Sebastian Wedler

Entering into Anton Webern’s twelve-tone music and its complex reception history is like entering into a combat with the Hydra: cleave off one head of the Webern myth, and two more grow in its place, often swinging at you from opposite directions. Understandings of late Webern range widely, from that of an intrepid pioneer who paved the way for the post-war avant-garde, to a staunch advocate and guardian of the Austro-German musical tradition; from an abstractionist with affinities to the cubism familiar from the paintings of Paul Klee, to a composer deeply inspired by the landscape, pantheistic and folkloristic tropes evoked in so many of the poems that he chose to set to music; from a frigid and elitist rationalist looking through the falseness of Romantic subjectivity, to a relentless expressionist with a heightened concern for the sensuous qualities of music as sound; or, from a fairly apolitical citizen, to someone who had sympathies for the politics of the Nazi regime.

So how, then, to face the Hydra of mythologies surrounding Webern’s twelve-tone work? Taking the view that it is otiose to keep chopping heads in an attempt to kill off the Hydra once and for all, in this paper I wish to lay down the sword and take a step back from the embattled scenes of the past in search of a broader vantage point. Drawing on music theory and analysis, biographical hermeneutics and new philological insights, this paper ventures to suggest that the crux in understanding late Webern lies in understanding that the various, often contradictory images of the composer that have emerged pose no real contradictions after all. Instead, in the same way that the Hydra’s separate heads are essentially connected entities, these different images are best understood as mediated with one another on a deeper level, representing different aspects of one and the same aesthetic concern: musical lyricism.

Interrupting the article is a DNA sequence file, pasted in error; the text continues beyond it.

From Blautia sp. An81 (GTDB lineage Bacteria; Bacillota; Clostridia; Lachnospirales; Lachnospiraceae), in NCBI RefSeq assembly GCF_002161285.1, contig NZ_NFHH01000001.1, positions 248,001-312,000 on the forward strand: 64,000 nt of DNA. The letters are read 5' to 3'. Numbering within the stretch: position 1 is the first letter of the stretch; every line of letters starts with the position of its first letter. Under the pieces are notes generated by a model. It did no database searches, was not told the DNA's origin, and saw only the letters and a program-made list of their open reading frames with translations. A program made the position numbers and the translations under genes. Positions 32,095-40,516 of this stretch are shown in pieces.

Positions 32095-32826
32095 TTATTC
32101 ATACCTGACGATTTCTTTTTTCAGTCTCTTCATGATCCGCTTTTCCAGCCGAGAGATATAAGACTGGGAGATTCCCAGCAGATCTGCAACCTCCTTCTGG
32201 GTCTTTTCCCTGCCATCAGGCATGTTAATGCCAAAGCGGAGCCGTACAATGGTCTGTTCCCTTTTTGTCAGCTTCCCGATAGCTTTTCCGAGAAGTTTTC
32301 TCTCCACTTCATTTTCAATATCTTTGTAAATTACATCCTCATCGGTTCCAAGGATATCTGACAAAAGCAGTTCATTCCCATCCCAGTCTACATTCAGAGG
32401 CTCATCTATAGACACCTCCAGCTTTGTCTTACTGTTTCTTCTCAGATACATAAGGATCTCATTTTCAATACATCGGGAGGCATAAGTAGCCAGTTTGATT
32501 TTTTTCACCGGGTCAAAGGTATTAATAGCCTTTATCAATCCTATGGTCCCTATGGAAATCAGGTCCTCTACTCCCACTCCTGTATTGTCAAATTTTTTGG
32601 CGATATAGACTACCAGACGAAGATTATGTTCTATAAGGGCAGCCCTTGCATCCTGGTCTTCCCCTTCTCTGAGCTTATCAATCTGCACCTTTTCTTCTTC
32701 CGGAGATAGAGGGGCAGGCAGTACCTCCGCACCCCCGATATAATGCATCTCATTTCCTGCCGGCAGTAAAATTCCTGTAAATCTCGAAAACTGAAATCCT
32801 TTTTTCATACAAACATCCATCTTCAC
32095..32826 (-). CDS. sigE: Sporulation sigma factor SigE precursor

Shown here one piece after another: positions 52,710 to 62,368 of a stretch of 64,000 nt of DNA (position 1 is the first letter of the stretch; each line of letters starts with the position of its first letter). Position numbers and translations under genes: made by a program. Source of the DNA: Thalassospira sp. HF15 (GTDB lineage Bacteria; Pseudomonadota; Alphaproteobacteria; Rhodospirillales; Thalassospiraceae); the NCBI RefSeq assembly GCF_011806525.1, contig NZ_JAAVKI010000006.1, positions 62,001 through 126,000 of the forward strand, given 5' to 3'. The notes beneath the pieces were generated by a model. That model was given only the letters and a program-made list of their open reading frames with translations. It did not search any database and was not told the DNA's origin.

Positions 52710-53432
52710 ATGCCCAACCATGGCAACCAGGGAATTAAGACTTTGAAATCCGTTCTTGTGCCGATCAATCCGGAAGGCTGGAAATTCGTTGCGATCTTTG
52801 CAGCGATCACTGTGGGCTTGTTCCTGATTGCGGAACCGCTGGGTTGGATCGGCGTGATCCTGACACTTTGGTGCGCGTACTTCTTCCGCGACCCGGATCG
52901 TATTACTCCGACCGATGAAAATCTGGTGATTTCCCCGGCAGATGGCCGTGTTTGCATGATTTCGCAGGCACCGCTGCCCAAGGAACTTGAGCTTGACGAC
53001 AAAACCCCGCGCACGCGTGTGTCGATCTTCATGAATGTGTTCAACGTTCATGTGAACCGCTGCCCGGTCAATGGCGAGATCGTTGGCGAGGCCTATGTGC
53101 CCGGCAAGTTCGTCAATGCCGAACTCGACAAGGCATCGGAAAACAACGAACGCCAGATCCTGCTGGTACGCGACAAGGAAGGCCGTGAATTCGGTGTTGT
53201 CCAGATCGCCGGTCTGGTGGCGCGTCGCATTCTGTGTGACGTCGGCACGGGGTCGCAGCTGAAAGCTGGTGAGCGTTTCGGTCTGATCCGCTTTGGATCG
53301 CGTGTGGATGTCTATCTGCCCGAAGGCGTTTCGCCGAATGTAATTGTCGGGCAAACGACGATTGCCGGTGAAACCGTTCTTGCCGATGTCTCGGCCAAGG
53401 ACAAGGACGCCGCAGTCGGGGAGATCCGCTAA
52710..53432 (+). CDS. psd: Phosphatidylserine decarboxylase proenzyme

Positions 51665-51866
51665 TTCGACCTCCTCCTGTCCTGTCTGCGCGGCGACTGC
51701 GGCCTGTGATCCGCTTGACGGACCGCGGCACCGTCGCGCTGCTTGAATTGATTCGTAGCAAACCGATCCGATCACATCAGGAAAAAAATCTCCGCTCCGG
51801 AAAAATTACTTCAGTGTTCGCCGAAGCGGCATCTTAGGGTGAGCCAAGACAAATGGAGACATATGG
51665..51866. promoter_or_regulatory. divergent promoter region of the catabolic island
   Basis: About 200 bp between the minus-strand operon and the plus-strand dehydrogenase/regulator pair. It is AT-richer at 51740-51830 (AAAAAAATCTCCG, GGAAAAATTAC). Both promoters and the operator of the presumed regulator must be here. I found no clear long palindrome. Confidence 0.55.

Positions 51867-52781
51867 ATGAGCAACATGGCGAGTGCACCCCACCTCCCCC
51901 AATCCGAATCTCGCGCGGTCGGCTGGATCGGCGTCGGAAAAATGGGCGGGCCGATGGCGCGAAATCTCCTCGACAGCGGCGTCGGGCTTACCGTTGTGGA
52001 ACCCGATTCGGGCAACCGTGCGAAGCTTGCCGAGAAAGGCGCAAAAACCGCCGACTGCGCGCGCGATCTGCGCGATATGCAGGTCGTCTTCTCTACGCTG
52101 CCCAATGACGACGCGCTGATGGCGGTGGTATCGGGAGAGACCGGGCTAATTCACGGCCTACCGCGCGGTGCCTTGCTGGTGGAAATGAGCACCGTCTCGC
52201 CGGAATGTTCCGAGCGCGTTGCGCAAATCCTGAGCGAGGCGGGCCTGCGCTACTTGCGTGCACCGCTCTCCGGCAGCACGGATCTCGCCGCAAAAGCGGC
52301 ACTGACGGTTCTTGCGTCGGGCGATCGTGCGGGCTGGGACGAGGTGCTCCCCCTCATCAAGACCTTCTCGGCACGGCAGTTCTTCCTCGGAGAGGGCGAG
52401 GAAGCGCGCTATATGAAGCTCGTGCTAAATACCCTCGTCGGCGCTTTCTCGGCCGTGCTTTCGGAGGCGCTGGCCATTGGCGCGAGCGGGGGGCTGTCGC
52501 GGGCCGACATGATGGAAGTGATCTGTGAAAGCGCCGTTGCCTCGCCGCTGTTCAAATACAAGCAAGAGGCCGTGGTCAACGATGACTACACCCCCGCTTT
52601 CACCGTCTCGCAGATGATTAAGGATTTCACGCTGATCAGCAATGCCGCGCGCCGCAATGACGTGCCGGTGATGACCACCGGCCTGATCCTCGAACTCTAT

Sebastian Wedler is Departmental Lecturer in Music at the University of Oxford, where he also acts as Convener of Master’s Studies at the Faculty of Music and Director of Studies for Music at Merton College. Before joining the Faculty in 2019, he was Junior Research Fellow at St. Hilda’s College and completed his D.Phil. at the University of Oxford. His research and teaching interests include music history post-1750, musical analysis and criticism, and issues in the philosophy and aesthetics of music. His work has appeared in journals and edited volumes such as Music Analysis, Twentieth-Century Music and The Cambridge Companion to Music and Romanticism. He is currently completing his first monograph on Anton Webern’s tonal works (1899–1908). He was elected Prize Scholar at Merton College, is the recipient of the ‘Link 2 Future’ Award from the Psychoanalytic Seminar Zurich, and has been selected to deliver the 2021 Anton Webern Lecture at the University of Basel. In recognition of his teaching, he was shortlisted for Outstanding Tutor in the Humanities by the Oxford University Student Union in 2017.